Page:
Autism Risk Tied To Mom's Age | Fit Pregnancy

Autism Risk Tied To Mom's Age

Women who give birth at 40 or older are twice as likely to have a child with a spectrum disorder.

Autism is back in the news. This week, a new study found that women who give birth after age 40 face a higher risk of having an autistic child, regardless of the father's age, Reuters reports.

Researchers from the University of California, Davis, found that a woman who gave birth after age 40 was 50 percent more likely to have an autistic child compared with a woman who gave birth between the ages 25 and 29. These findings, published in the journal Autism Research, add to previous studies indicating a link between advanced maternal age and a child's autism risk.

For every five additional years of maternal age, the likelihood of giving birth to an autistic child increased by 18 percent. While previous studies reported by Crib Notes have shown that a father's advanced age can also boost the autism risk, this study found that the father's age made no difference when the mom-to-be is 30 and older. It is only when men 40 and older father children with women 30 and younger that the father's age increases the autism risk.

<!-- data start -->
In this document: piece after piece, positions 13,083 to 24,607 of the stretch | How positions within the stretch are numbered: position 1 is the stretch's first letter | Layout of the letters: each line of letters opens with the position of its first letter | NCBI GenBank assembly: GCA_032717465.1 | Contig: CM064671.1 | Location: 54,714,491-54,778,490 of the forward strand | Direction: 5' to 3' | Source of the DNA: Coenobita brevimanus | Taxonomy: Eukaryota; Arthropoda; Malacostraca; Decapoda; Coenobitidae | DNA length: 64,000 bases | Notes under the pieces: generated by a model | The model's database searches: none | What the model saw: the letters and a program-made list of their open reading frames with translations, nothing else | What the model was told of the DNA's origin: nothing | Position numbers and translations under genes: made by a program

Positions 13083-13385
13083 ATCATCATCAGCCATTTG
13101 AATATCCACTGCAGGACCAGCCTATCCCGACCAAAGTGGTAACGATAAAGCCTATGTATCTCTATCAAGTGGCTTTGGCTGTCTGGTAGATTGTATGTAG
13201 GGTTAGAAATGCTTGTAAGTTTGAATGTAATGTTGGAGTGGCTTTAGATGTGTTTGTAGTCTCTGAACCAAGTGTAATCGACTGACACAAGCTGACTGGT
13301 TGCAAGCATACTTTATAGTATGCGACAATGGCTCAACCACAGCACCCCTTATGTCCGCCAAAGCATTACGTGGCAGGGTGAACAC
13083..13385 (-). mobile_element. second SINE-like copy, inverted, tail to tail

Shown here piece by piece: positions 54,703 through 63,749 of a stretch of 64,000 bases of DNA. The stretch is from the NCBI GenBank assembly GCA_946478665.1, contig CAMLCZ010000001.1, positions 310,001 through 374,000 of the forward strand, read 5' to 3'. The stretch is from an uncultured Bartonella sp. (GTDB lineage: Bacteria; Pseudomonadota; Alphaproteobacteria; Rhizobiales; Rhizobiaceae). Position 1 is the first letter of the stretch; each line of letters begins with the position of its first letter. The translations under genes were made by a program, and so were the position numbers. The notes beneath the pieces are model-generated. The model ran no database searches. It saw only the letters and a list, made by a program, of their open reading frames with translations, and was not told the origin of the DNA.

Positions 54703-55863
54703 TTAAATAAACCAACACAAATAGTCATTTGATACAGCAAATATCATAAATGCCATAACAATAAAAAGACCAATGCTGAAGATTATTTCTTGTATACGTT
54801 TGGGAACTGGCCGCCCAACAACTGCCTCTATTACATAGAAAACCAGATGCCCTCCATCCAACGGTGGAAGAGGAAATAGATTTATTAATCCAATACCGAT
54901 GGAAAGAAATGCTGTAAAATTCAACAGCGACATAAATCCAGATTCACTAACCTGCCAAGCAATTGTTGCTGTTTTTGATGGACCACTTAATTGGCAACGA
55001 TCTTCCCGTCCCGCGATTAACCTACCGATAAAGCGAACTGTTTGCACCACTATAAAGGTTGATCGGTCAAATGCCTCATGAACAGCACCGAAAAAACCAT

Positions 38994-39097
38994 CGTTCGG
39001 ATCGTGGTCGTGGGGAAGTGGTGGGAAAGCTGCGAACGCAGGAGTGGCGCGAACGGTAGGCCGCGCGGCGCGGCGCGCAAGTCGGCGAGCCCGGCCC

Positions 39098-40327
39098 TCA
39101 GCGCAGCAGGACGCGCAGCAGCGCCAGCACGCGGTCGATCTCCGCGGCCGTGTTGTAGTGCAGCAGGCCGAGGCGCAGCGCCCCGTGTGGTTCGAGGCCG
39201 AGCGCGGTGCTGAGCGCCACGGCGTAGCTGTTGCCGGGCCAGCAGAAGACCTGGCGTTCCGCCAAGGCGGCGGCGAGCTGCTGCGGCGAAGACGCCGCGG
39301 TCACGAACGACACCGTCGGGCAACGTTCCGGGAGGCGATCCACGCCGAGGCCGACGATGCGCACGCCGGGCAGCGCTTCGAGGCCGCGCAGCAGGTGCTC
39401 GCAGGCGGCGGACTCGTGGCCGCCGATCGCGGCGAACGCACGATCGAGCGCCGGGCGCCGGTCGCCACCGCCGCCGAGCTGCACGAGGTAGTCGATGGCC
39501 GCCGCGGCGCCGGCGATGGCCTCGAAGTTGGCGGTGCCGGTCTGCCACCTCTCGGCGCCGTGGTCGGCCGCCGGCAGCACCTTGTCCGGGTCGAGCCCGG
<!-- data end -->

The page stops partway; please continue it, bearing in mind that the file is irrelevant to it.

Record numbers of women 40 and older are having babies. Better medical care, including increasingly successful infertility treatments, has improved the chances for women of "advanced maternal age" to conceive and have a healthy baby!

Regardless of mom's age, autism spectrum disorders are a hot-button topic for most parents. As Crib Notes reported last week, a prominent journal fully retracted the original 1998 autism study that sparked the current anti-immunization wave that has many parents refusing to vaccinate their children. Despite repeated statements from the American Academy of Pediatrics and the Centers for Disease Control and Prevention that vaccines have no link to autism, parents are still very wary.

Despite all these reassurances, autism spectrum disorder cases are still on the rise—it now affects 1 in 100 children. Researchers point to "triggers" in the prenatal environment that may help experts decode the largely genetic disorder.

If you're worried, check out our list of autism warning signs. And remember to communicate with your pediatrician about your concerns! After all, you don't want your doc to drop you over immunizations

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